Shares of mobile chip giant Qualcomm (NASDAQ:QCOM) fell sharply on Monday as analysts downgraded the stock following news that Apple (NASDAQ:AAPL) was suing the company. This lawsuit came just a few days after the Federal Trade Commission formally charged Qualcomm over anti-competitive behavior. Qualcomm stock was down about 13% at 11:15 a.m. EST.
On Friday of last week, Apple accused Qualcomm of unfairly charging excessive royalties for its technology. Furthermore, Apple alleged that Qualcomm withheld $1 billion in payments as retaliation for Apple's cooperation with agencies investigating the company.
Just a few days earlier, the FTC filed a complaint in federal district court charging Qualcomm with "using anti-competitive tactics to maintain its monopoly in the supply of a key semiconductor device used in cellphones and other consumer products." Specifically, the FTC alleges that Qualcomm uses a "no license, no chips" policy, refuses to license standard-essential patents to competitors, and extracted exclusivity from Apple in exchange for reduced patent royalties in an effort to prevent Apple from working with its competitors.
Two analyst downgrades came on Monday following these developments. Nomura analyst Romit Shah downgraded Qualcomm stock to "neutral" due to the unexpected breadth of the lawsuits and the subsequent uncertainty surrounding Qualcomm's acquisition of NXP Semiconductors. CLSA also downgraded the stock to "underperform."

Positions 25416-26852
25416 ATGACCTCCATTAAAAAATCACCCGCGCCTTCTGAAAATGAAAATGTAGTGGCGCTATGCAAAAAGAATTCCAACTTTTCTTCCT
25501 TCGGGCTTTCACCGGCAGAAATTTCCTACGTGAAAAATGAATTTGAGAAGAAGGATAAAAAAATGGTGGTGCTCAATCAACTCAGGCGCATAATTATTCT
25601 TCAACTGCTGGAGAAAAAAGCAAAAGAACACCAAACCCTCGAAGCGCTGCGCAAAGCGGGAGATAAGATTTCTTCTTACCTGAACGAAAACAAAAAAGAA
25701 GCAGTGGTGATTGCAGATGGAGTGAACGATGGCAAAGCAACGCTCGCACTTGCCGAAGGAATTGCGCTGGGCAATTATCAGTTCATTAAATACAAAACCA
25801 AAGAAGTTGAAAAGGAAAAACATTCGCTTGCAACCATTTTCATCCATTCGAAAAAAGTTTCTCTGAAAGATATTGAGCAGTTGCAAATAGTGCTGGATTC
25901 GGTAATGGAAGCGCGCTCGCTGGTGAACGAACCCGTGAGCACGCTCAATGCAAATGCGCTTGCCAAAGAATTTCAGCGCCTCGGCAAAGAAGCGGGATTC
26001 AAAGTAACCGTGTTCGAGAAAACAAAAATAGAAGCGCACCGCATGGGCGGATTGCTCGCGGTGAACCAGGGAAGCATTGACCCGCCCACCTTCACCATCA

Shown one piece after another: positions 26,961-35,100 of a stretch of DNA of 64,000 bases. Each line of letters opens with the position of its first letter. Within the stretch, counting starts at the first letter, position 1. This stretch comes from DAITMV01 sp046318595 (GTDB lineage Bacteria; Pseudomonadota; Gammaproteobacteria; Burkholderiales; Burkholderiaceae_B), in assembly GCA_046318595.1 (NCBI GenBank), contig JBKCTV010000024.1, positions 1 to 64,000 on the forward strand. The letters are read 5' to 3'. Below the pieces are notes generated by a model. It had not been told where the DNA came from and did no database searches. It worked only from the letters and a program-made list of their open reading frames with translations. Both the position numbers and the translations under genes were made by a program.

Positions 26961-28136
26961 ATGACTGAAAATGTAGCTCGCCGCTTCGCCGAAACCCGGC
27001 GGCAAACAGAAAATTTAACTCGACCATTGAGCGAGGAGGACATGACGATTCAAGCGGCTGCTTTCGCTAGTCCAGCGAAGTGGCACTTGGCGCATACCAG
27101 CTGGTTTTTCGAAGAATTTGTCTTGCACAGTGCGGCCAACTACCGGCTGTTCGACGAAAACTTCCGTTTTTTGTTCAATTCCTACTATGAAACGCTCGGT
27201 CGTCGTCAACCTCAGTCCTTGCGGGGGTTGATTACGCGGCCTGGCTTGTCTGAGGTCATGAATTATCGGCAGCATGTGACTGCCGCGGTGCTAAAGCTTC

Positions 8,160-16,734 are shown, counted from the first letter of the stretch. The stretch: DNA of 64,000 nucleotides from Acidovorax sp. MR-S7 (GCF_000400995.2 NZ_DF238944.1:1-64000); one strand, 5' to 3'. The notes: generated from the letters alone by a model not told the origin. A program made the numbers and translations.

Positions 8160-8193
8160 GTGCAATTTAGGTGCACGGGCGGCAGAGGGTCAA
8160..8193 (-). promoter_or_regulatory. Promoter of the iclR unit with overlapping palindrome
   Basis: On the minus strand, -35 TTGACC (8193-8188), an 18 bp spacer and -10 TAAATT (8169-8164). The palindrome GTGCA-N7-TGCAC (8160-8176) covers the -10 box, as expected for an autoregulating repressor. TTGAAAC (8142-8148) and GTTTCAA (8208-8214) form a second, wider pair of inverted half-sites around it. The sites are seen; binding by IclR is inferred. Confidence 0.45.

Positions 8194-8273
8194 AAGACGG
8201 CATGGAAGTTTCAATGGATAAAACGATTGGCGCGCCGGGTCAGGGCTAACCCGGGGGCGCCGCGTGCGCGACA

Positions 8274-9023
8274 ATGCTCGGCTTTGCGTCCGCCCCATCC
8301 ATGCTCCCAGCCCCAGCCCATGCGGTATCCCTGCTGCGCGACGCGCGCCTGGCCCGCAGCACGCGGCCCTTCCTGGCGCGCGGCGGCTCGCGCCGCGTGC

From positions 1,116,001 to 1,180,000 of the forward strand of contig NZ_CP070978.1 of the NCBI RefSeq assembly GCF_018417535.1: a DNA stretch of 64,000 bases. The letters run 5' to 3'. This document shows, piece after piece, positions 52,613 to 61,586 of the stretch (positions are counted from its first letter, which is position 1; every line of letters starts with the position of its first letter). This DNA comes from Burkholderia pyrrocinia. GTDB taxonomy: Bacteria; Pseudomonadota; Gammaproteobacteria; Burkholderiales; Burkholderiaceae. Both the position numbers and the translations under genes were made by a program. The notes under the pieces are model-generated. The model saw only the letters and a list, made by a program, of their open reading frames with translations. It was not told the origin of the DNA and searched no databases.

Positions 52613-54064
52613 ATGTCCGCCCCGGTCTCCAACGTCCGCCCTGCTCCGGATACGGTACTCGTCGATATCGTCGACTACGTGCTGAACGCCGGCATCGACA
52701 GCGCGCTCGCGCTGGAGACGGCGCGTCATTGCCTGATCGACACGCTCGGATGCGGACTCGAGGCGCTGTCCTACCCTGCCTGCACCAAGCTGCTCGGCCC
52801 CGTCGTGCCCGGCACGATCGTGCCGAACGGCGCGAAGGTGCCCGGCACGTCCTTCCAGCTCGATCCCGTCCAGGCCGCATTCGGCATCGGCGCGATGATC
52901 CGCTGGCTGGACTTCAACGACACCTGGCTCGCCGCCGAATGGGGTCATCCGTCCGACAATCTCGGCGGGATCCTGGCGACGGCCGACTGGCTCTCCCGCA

Qualcomm derives the bulk of its profits from its licensing business, which makes these two lawsuits particularly dangerous for the company. Both are an attack on Qualcomm's extremely lucrative business model, which could be upended in the worst-case scenario.
Qualcomm has disputed the FTC complaint, saying that it's based on a flawed legal theory, a lack of economic support, and significant misconceptions about the mobile technology industry. Qualcomm also dismissed the claims in Apple's lawsuit as baseless. These lawsuits will take time to play out, and changes to the FTC under the Trump administration could complicate things further. Investors are taking the threats seriously, though, erasing the gains made by shares of Qualcomm during the second half of 2016.